The earth was still dark and now the people really needed a sun. The creation of the fifth sun, the Earthquake Sun, was the end of the creation story. The Aztecs felt this occurred at the ancient city of Teotihuacan. They felt this was the place where time began. (Taube 41) The gods gathered to build fires and to decide on the next sun. A proud god, Tecuciztecatl, offered himself, but the other gods preferred Nanahuatzin, who was humble and diseased. The two hills were made, the Pyramids of the Sun and the Moon, for the two to fast, pray and make themselves ready.

The gifts of Tecuciztecatl were rich and precious, while the offerings of Nanahuatzin were poor and humble like himself. The spirits built a huge fire for the one who would be chosen. The gods called on the proud Tecuciztecatl to leap into the flames, but he grew afraid and could not. Then they turned to Nanahuatzin and he immediately jumped into the fire. Seeing that, Tecuciztecatl was ashamed and leaped into the fire followed by the eagle and the jaguar. Because of their bravery, the eagle with the tips of his wings scorched black and the jaguar with his smudged coat, became the great military orders of Aztec warriors. The gods watched to see who would arise as the sun but saw two suns rising in the east. They were afraid the world would be too bright, so they threw a rabbit in the face of Tecuciztecatl, and the face became the moon.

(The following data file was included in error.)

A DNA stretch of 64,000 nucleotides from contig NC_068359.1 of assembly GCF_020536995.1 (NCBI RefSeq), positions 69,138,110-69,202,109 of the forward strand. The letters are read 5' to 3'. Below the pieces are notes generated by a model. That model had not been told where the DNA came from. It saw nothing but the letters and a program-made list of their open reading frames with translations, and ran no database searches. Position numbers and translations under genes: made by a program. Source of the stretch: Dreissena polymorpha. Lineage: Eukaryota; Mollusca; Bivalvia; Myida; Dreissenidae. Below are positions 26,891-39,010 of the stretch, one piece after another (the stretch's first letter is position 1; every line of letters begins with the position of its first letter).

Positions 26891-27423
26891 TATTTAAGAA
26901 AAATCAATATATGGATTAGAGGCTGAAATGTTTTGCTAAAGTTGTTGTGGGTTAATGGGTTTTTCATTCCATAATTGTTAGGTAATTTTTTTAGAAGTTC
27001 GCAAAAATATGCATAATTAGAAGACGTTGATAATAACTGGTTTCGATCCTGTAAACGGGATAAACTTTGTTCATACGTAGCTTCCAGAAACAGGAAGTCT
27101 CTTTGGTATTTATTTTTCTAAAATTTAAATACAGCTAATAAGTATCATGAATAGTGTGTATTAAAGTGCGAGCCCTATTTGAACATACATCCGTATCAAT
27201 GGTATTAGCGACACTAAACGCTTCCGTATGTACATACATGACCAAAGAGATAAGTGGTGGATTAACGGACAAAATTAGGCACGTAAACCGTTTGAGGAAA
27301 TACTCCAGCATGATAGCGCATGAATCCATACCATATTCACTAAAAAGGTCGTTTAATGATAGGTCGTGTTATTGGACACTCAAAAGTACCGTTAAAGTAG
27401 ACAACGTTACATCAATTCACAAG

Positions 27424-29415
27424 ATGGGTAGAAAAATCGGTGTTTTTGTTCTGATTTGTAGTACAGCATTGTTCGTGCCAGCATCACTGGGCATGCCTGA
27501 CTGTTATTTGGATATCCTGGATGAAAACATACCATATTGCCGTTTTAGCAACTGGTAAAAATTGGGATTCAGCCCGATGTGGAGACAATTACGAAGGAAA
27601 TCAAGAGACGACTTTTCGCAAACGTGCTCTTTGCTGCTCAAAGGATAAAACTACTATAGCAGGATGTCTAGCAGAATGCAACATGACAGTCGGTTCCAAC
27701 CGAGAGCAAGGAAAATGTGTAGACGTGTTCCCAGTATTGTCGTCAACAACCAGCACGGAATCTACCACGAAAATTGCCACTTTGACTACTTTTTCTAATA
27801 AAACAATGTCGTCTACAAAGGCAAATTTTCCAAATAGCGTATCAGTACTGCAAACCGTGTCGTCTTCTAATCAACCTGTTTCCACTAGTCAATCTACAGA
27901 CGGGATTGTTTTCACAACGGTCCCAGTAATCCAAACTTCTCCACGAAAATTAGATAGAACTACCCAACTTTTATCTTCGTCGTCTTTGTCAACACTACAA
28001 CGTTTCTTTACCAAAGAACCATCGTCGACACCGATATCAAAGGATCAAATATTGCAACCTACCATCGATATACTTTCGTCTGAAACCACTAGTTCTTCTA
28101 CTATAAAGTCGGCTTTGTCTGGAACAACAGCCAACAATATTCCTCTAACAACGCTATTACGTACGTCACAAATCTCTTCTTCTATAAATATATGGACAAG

I will also have the students read about Quetzalcoatl in Tula and the rivalry where he is finally chased away by Tezcatlipoca. The Aztecs believed in the eventual return of Quetzalcoatl, a god who would arrive by sea to rule their empire. This led to their ultimate demise, as they turned their City over to Cortes, a “god” from the sea.